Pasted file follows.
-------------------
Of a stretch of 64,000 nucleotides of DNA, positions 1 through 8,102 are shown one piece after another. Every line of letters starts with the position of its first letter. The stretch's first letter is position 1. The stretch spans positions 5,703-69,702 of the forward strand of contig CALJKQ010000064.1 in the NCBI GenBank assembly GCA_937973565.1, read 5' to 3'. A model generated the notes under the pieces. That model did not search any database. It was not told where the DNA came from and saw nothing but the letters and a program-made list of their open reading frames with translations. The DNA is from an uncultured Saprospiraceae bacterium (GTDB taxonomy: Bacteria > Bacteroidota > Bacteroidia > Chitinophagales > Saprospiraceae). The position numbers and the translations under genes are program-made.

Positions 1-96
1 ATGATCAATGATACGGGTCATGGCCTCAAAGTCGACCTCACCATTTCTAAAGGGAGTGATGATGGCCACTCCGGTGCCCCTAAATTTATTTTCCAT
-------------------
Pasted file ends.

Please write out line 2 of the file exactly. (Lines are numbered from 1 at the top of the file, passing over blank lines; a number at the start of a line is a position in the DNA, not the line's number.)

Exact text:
Positions 1-96